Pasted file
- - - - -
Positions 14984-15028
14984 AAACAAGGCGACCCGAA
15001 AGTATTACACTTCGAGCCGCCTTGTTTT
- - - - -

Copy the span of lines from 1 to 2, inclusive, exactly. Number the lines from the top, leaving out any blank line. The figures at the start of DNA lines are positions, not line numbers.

Positions 14984-15028
14984 AAACAAGGCGACCCGAA